We’ve been there haven’t we, the lights have dipped, highlighting the opening PowerPoint slide; someone has shuffled awkwardly onto the stage holding their pointer, introduced themselves, something along the lines of, “I’m here today to talk to you about…” and we’re away. The second slide emerges in the gloom, possibly an agenda or a list of bullet points. Then you take out your sharpened pencil ready to stab it into your leg about 20 minutes into the presentation.
Boring is a killer! In fact in three surveys of financial presentations 2014-2016 by Dave Paradi https://www.thinkoutsidetheslide.com boring was the number one complaint.
In fact in another survey of 700 business people by Dave, it was discovered that around 30% of presentations required an hours additional work after the presentation just to understand what on earth it was they were listening to in the first place.
Do the maths on the time wasted. The Swiss anti-PowerPoint Party http://www.anti-powerpoint-party.com estimate the cost to the European economy as being €4 billion per annum.
How many of those people are actually boring in real life. Maybe I’m too easily pleased but I’ve met very few genuinely dull people. Yes people have bored me on occasion (I’m sure I’ve been boring), but they as a human being, no. And the few exceptions? Mostly, they talked about themselves.
So here are three tips to avoid boring.
You don’t have to be Stephen Fry. Talk about us, make the presentation about your audience. This is the deal a TED speaker makes before going on stage. “I will give you an insight, and do it in an entertaining way, that will make the next 18 minutes of your life worthwhile” - see Shona Rhimes’ great talk https://youtu.be/gmj-azFbpkA
If you can’t come up with an insight, just talk about what you and your idea can do for us. One of the best speakers I’ve seen, is John Baekelmans. I saw him at a Cisco event - 40 minutes talking about a product!! How boring should that be? But in John’s hands, we were on the edge of our seats, because he talked about US and what it could do for OUR businesses.
The second way to avoid boring is SURPRISE. And it can come in many forms, surprise in your voice, the way you say something. I’ve seen people sing part of their presentation. Have a look at this… https://youtu.be/27dDX-CpuLw which was all over the news today.
Or surprise by the way they move about the audience. Or the way they begin their presentation. Most TED talks start with a story, or something dramatic. And then link it to the main subject matter. This in itself is not a surprise but the journey is. We know were probably going to a pleasurable location, and the journey there will be one we’ve not been on before. One of my favourite speakers, is my good friend the brilliant Mark Stevenson. He often swears in the first 3 minutes of his presentation. For three reasons: he wants to put us at ease and say the normal business rules don’t apply here; he wants to surprise us and he has Tourette’s. No I made that last one up. Take your presentation across the line. Fuck it – surprise us.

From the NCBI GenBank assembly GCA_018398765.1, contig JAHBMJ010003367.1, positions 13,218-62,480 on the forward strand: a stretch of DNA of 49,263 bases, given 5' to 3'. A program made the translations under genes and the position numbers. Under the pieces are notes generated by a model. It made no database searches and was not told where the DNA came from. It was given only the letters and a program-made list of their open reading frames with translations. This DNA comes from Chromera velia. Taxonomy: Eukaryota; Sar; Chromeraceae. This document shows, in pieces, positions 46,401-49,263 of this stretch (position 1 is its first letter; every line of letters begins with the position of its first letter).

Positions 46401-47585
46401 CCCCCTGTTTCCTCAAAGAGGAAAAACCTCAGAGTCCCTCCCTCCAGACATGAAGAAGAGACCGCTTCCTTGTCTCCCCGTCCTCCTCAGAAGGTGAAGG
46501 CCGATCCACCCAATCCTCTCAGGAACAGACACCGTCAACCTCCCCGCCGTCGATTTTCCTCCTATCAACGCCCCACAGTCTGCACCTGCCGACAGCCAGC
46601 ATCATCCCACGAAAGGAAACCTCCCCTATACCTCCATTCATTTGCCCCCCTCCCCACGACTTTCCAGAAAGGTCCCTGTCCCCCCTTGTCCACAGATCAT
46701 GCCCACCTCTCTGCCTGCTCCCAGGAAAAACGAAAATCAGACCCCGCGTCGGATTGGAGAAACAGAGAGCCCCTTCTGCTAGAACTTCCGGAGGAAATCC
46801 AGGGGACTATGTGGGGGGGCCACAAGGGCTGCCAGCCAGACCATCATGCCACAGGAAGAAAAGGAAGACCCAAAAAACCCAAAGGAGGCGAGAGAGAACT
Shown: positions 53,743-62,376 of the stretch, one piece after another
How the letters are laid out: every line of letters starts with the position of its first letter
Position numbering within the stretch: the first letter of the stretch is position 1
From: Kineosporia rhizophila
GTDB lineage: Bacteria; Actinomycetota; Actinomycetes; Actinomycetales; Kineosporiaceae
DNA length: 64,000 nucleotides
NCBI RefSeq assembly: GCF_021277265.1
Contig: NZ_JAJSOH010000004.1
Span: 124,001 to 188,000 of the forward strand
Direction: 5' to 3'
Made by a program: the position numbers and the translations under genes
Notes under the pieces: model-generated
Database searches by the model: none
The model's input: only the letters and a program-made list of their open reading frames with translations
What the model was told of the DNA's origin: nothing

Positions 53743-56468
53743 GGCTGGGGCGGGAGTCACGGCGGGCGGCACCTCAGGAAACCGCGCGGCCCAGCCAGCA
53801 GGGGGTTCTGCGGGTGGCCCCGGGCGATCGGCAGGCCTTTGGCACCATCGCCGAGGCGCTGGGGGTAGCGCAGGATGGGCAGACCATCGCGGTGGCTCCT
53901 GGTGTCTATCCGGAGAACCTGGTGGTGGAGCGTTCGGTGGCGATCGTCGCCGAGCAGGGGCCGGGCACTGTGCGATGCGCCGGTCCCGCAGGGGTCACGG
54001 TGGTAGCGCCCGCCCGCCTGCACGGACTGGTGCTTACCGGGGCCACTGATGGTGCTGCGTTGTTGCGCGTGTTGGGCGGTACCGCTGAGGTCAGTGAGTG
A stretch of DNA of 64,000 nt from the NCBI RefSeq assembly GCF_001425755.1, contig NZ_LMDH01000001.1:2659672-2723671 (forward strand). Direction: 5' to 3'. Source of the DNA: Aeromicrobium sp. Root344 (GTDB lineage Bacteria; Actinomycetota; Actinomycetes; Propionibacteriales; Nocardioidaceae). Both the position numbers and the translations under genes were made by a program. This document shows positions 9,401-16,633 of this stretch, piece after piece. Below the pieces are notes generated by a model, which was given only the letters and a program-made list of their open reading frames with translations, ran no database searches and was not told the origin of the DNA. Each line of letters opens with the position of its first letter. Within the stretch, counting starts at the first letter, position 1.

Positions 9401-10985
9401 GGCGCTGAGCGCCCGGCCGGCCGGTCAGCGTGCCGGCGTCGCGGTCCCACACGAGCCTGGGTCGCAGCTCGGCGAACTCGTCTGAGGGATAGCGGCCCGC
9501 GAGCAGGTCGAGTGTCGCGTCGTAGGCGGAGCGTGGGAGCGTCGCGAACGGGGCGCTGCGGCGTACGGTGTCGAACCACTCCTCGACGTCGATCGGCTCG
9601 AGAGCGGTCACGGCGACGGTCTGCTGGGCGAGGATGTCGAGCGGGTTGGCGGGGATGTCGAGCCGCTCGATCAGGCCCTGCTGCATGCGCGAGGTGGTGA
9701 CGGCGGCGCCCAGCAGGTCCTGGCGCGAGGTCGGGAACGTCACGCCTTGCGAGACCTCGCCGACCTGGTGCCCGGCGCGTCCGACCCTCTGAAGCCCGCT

And the third is humour. So here’s a simple way to add laughs to your presentation. Write down a list of five stories that make your friends and family laugh. Now see if you can link any of them to a business issue. The issue might be “communication”, thinking you have all the answers, “getting to a destination in the end.” Now write the story in joke format. A opening line to set the scene. Then two more sentences (that’s all you’re allowed) to build the whole story. Then your punch line. Then maybe one tag line, after thought that gets another laugh. Finally, underlined, as clear as crystal, the bridge from the joke to the point. A great example of this is Shawn Anchor with his “unicorn story” in this lecture on the science of happiness. https://youtu.be/fLJsdqxnZb0
The great thing about a story of course is that it’s incredibly easy to remember so you can focus on connecting with your lovely audience and not trying to remember your next bullet point. Most successful TED speakers use this technique. Add three stories to your next 20 minute presentation and you’ve suddenly got a rich, resonant engaging presentation with a sprinkling of original humour. Just keep it short.
This is not a definitive list. As if there could only be three ways to make something engaging. But it’ll do for now and you have a life to lead.
So what am I doing at the moment? Well, when I’m not boring my kids (talking about me, with no jokes over dinner – what am I doing wrong?), I’m writing a book. This is a dummy run of an early chapter. It’s going to have lots of pics to fill it up so I can justify a high price tag and lack of content. Actually, I’m deliberately trying to keep the number of words down, so the whole thing can be read on a train journey from London to Leeds. Let me know what you think of this bit and I’ll make adjustments.